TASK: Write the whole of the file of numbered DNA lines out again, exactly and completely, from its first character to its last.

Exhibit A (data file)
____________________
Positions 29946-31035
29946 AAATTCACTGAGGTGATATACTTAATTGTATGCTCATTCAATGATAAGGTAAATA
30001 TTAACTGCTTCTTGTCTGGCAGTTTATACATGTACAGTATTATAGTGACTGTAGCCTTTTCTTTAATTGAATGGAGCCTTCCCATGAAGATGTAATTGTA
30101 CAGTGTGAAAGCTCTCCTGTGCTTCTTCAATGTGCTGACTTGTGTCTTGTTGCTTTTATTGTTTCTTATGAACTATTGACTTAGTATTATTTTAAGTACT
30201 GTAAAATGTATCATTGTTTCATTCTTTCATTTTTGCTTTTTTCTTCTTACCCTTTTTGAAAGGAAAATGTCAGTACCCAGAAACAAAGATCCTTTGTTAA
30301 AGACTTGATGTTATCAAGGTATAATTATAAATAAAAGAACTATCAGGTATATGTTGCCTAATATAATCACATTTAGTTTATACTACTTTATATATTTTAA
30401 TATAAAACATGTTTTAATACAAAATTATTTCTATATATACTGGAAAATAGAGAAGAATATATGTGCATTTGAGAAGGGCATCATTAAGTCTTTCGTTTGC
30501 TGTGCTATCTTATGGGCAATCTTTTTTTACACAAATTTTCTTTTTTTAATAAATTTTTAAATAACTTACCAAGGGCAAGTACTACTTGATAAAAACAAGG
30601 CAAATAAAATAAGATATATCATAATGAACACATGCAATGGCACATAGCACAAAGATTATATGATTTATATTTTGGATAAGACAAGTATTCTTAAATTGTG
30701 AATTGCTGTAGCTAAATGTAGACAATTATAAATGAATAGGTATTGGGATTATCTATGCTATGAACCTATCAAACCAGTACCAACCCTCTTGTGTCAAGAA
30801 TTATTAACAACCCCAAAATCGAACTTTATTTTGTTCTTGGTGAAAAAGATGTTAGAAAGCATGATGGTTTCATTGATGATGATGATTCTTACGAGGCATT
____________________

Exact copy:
Positions 29946-31035
29946 AAATTCACTGAGGTGATATACTTAATTGTATGCTCATTCAATGATAAGGTAAATA
30001 TTAACTGCTTCTTGTCTGGCAGTTTATACATGTACAGTATTATAGTGACTGTAGCCTTTTCTTTAATTGAATGGAGCCTTCCCATGAAGATGTAATTGTA
30101 CAGTGTGAAAGCTCTCCTGTGCTTCTTCAATGTGCTGACTTGTGTCTTGTTGCTTTTATTGTTTCTTATGAACTATTGACTTAGTATTATTTTAAGTACT
30201 GTAAAATGTATCATTGTTTCATTCTTTCATTTTTGCTTTTTTCTTCTTACCCTTTTTGAAAGGAAAATGTCAGTACCCAGAAACAAAGATCCTTTGTTAA
30301 AGACTTGATGTTATCAAGGTATAATTATAAATAAAAGAACTATCAGGTATATGTTGCCTAATATAATCACATTTAGTTTATACTACTTTATATATTTTAA
30401 TATAAAACATGTTTTAATACAAAATTATTTCTATATATACTGGAAAATAGAGAAGAATATATGTGCATTTGAGAAGGGCATCATTAAGTCTTTCGTTTGC
30501 TGTGCTATCTTATGGGCAATCTTTTTTTACACAAATTTTCTTTTTTTAATAAATTTTTAAATAACTTACCAAGGGCAAGTACTACTTGATAAAAACAAGG
30601 CAAATAAAATAAGATATATCATAATGAACACATGCAATGGCACATAGCACAAAGATTATATGATTTATATTTTGGATAAGACAAGTATTCTTAAATTGTG
30701 AATTGCTGTAGCTAAATGTAGACAATTATAAATGAATAGGTATTGGGATTATCTATGCTATGAACCTATCAAACCAGTACCAACCCTCTTGTGTCAAGAA
30801 TTATTAACAACCCCAAAATCGAACTTTATTTTGTTCTTGGTGAAAAAGATGTTAGAAAGCATGATGGTTTCATTGATGATGATGATTCTTACGAGGCATT